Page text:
The Local Ecoystem as a Validation Site
The pandemic became a catalyst for more beta testing and deployment in Israel, as rapid deployment became crucial at the same that travel became impossible. This is a win-win situation for both local healthcare systems and digital health startups, and we expect to see more of this type of collaboration in the near future. All of the prerequisites are already in place, including many years of health data, strong research and technological expertise and existing innovation platforms.
The Pfizer COVID-19 vaccine is probably one of the strongest examples of Israel becoming a validation site for a global pharmaceutical company due to its digitalized health data infrastructure. The concentrated and fully digitalized Israeli healthcare system was able to reach out to relevant population groups extremely quickly, vaccinating two million people within just a couple of weeks. In addition, it was able to provide data insights to Pfizer and the WHO regarding vaccine efficiency and side effects.
Local players are showing greater interest in Israeli Digital Health:
The bio-convergence trend
The Israel Innovation Authority has identified bio-convergence, the intersection of Digital Health, computational biology, and AI, as a new growth engine for Israeli high tech, and is providing support programs to further develop this area. The goal of the bio-convergence initiative is to help advance AI-based computational technologies aimed at discovering personalized solutions and treatments.
The initiative includes the launch of the Bio-convergence Innovation Lab. Pfizer, AstraZeneca, Merck and Teva won a tender to become partners in the lab, which will receive a $9.9M government budget as well as additional funding from partners. Each startup participating in the lab project will receive approximately $1M in funding.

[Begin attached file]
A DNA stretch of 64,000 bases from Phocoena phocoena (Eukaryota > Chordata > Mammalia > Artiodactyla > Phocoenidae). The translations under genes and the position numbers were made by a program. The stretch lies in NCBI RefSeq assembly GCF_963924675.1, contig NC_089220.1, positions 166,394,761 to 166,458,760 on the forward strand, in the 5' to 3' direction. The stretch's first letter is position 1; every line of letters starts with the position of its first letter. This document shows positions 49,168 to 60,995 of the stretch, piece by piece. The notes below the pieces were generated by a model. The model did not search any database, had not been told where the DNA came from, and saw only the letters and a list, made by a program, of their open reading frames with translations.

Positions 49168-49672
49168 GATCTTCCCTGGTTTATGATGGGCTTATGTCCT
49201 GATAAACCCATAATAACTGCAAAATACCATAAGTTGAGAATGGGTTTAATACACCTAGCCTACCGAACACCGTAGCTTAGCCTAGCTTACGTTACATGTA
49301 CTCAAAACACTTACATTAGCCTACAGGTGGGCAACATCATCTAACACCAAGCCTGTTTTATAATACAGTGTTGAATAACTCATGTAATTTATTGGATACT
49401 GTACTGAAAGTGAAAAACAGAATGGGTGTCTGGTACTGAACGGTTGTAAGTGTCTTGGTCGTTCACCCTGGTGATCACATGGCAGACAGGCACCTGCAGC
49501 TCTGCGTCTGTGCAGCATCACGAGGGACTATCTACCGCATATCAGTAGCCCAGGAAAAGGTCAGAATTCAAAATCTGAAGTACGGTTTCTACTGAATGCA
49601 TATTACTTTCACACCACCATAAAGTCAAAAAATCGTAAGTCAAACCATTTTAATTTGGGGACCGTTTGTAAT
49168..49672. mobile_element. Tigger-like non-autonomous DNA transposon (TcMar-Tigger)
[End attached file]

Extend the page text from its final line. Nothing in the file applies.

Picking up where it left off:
Unprecedented new interest in Israel from pharma giants
Following several years of relatively low innovation activity by global pharmaceutical companies in Israel, there was a dramatic increase in interest in 2020, with a number of new initiatives involving global pharmaceutical companies launched in the ecosystem. Among these initiatives are the following:
The Digital Health accelerator program PlayBeyondBio, launched by AstraZeneca with JVP and Margalit Startup City Community, is AstraZeneca's first foray into innovation activity in Israel. As the importance of real-world evidence grows for the pharmaceutical industry, AstraZeneca has a strong interest in Digital Health solutions that can help analyze patient data. This may be followed by innovation for core drug discovery, according to Ohad Goldberg, the president of AstraZeneca Israel.
In another important initiative, Israel’s largest HealthTech venture capital, aMoon, has launched the StarFinder Digital Innovation Lab, a joint early-stage Digital Health investment program with Roche. The three-year program is designed to accept nine companies (three per year) in different areas/subsectors. Program participants will receive funding, strategic mentoring, access to data and eventually access to customers.
According to Alexandra Vallon-Eberhard, Senior Director of Global Business Development at Roche Diagnostics:
"Israel’s healthcare system allows longitudinal medical data to be accessible across the patient journey for the benefit of research and development, particularly healthcare decision support solutions. We believe impactful synergies with Roche could be created for changing lives in the future.
SNC’s recent engagements with global pharmaceuticals: